0620-16 New York Times Crossword Answers 20 Jun 16, Monday

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CROSSWORD SETTER: Jason Mueller
THEME: Clubs
Today’s themed answers end with clubs found in a golf bag:

41A. Items found at the ends of 17-, 23-, 53- and 64-Across : CLUBS

17A. Frodo’s portrayer in “The Lord of the Rings” : ELIJAH WOOD
23A. Battered appliance? : WAFFLE IRON
53A. Kylo Ren’s portrayer in “Star Wars: The Force Awakens” : ADAM DRIVER
64A. Iced tea garnish : LEMON WEDGE

BILL BUTLER’S COMPLETION TIME: 5m 17s
ANSWERS I MISSED: 0

Today’s Wiki-est, Amazonian Googlies
Across

14. With 37-Down, Al Capp cartoon : LI’L
(37D. See 14-Across : ABNER)
“Li’l Abner” was created and drawn by Al Capp for over 43 years starting in 1934. Al Capp stopped producing the strip in 1977, largely due to illness (he died from emphysema two years later). As the strip finished up, he went so far as to apologize to his long-standing fans, saying that he should have stopped 3-4 years earlier as he felt that the quality of his work had gone down in those latter years.

15. He “cometh” in an O’Neill play : ICEMAN
“The Iceman Cometh” is a play written by American playwright Eugene O’Neill and first performed in 1946 on Broadway. The play centers on some down-and-out men in a shabby saloon in Manhattan. The title is a reference to the “iceman”, the man who would have delivered ice to homes back in the time of the play. The reference is to a bawdy joke in which the “iceman” was having an affair with someone’s wife.

16. Home to the Colosseum : ROME
The Colosseum of Rome was the largest amphitheater in the whole of the Roman Empire in its day, and could seat about 50,000 people. And today, it remains largest amphitheater in the world. The structure was originally called the “Amphitheatrum Flavium” but the name changed to “Colosseum” when a colossal statue of Emperor Nero was located nearby.

17. Frodo’s portrayer in “The Lord of the Rings” : ELIJAH WOOD
Elijah Wood is an actor from Cedar Rapids, Iowa who is most associated with his role as Frodo Baggins in the “The Lord of the Rings” trilogy.

Frodo Baggins is a principal character in J. R. R. Tolkien’s “The Lord of the Rings”. Frodo is a Hobbit, and is charged with the quest of destroying Sauron’s Ring in the fires of Mount Doom.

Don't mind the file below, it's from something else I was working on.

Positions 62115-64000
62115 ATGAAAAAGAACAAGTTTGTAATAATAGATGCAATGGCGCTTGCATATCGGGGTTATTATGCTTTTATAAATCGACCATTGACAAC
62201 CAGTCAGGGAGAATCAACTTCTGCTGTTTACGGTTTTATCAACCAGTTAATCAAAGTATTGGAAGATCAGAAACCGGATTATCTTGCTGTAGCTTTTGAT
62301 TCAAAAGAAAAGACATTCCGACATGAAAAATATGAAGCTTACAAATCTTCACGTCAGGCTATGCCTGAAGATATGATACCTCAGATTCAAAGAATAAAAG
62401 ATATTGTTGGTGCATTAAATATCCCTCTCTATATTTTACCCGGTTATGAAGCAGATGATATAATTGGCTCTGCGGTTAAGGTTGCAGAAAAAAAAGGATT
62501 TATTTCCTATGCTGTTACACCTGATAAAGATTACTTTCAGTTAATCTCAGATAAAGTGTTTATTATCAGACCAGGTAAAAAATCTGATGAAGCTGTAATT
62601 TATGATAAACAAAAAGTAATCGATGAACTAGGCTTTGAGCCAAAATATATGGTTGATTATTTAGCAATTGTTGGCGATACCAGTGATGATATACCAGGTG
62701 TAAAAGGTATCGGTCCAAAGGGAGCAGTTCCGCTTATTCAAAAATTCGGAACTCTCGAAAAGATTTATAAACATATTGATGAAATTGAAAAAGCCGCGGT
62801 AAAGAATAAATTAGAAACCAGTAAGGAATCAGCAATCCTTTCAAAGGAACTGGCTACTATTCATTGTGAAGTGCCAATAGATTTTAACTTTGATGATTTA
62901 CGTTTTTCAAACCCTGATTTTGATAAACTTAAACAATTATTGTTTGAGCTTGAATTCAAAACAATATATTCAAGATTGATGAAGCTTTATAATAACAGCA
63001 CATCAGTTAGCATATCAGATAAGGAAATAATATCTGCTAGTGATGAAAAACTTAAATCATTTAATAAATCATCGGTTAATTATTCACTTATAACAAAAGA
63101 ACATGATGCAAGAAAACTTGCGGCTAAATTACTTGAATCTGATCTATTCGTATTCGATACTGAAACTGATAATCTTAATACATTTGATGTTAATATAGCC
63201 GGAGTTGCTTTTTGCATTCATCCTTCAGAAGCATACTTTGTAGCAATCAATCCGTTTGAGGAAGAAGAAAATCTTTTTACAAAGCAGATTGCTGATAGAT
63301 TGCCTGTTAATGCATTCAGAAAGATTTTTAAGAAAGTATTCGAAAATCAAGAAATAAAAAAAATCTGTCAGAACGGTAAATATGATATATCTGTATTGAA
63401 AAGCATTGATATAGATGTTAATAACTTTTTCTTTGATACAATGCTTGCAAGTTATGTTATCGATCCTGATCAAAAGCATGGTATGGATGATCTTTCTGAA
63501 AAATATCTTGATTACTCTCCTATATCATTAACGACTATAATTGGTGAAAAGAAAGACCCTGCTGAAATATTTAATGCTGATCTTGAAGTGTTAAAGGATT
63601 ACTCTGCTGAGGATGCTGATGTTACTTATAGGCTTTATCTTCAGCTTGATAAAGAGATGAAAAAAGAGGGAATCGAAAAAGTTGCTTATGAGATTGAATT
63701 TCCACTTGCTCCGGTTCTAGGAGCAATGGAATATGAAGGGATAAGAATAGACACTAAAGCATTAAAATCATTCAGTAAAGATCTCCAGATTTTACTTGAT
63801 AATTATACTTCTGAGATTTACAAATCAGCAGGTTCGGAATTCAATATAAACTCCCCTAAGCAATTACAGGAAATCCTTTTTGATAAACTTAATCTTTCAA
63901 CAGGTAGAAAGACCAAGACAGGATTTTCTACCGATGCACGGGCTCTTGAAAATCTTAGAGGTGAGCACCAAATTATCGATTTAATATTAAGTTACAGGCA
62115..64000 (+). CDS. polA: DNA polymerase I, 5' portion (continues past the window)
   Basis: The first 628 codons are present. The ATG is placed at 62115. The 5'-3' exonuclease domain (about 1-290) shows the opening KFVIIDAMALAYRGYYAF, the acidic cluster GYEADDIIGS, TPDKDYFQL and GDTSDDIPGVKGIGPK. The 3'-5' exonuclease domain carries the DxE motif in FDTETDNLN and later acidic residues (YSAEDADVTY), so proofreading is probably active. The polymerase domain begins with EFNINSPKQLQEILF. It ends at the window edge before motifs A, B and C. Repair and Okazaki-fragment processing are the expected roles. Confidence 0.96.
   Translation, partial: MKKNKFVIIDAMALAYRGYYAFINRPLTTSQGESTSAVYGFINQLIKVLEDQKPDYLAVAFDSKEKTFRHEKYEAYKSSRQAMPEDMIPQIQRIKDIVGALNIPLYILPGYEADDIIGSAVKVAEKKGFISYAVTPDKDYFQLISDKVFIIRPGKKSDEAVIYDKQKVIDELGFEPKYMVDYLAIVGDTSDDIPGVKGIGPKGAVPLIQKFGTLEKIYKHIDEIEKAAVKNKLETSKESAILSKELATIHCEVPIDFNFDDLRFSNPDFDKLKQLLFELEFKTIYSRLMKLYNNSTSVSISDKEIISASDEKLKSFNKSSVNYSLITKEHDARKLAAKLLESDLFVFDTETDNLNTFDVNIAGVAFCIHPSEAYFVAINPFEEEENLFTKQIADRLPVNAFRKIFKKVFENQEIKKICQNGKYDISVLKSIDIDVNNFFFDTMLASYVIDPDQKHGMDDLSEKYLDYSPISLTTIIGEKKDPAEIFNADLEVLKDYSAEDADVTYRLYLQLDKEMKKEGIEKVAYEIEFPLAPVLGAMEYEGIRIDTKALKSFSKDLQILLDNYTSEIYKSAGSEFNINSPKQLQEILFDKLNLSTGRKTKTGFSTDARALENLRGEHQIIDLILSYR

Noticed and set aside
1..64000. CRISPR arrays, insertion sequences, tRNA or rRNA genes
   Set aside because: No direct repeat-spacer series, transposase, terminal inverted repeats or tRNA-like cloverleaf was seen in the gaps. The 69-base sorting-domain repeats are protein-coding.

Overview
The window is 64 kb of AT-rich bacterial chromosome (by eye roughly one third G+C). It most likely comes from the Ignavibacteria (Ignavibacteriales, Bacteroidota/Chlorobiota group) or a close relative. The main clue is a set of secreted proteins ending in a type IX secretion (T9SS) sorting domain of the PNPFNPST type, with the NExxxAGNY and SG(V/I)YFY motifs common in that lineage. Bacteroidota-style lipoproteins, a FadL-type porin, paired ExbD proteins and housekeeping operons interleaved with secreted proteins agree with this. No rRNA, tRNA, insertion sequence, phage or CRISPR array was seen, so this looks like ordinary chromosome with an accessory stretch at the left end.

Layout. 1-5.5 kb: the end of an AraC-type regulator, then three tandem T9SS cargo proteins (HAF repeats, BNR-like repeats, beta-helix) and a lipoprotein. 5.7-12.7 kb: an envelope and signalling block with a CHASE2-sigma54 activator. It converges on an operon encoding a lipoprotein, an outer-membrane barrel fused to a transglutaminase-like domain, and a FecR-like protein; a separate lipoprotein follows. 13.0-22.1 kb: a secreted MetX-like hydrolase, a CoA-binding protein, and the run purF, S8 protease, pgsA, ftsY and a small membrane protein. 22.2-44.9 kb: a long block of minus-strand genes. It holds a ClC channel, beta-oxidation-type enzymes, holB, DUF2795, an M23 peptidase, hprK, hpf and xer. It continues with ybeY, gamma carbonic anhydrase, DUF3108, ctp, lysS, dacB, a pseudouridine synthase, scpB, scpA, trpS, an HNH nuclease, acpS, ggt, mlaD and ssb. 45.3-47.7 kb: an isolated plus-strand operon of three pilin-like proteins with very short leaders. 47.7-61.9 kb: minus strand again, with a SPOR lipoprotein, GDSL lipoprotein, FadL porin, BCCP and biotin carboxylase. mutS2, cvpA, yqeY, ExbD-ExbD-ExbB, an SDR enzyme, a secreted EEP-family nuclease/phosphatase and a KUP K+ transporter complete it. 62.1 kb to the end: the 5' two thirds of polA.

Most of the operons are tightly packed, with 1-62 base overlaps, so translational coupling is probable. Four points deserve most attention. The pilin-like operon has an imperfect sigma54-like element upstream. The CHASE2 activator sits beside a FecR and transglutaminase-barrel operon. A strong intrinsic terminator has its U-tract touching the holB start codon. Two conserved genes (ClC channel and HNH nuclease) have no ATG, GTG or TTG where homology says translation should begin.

19. Wister or Wilson : OWEN
The novelist Owen Wister earned himself the nickname of “father” of western fiction. Wister was a friend of President Theodore Roosevelt and spent a lot time with the president out west. Wister’s most famous book is “The Virginian” which was published in 1902. “The Virginian” is regarded as the world’s first cowboy novel, and is dedicated to Theodore Roosevelt.

The actor Owen Wilson was nominated for an Oscar, but not for his acting. He was nominated for co-writing the screenplay for “The Royal Tenenbaums” along with Wes Anderson.

20. Queen of the Nile, informally : CLEO
Cleopatra was the last pharaoh to rule Egypt. After she died, Egypt became a province in the Roman Empire.

21. Three, in Tuscany : TRE
In Italian, “uno” (one) plus “due” (two) makes “tre” (three).

Tuscany is a beautiful region of central Italy, the capital of which is the city of Florence. Tuscany is considered to be the birthplace of the Italian Renaissance, centered around Florence. It was home to great artistic icons such as Dante, Botticelli, Michelangelo, da Vinci, Galileo and Puccini.

30. Tiny bit : SMIDGE
Our word “smidgen” (sometimes shortened to “smidge”) is used to describe a small amount. The term might come from the Scots word “smitch” that means the same thing or “a small insignificant person”.

35. Radner of the original “S.N.L.” cast : GILDA
Gilda Radner was a comedian and actress, one of the original cast members of the hit television show “Saturday Night Live”. Radner left her first husband to marry comedic actor Gene Wilder, whom she met while they were both filming the Sidney Poitier movie “Hanky Panky”.

38. Conductor Solti : GEORG
Sir Georg Solti was a great Hungarian-British conductor, who spent 22 years as music director of the Chicago Symphony, one of many prestigious positions he held in the world of classical music and opera. Solti was awarded 31 Grammy Awards, the most won by any individual in any genre of music. I think it’s kind of cool that Solti’s name comprises two notes in the solfa scale: sol-ti …

43. ___ bag (party handout) : SWAG
“Swag” is “loot, stolen property”, a term that started out as criminal slang in England in the 1830s. Swag is also the name given to the promotional freebies available at some events.

46. Submarine detector : SONAR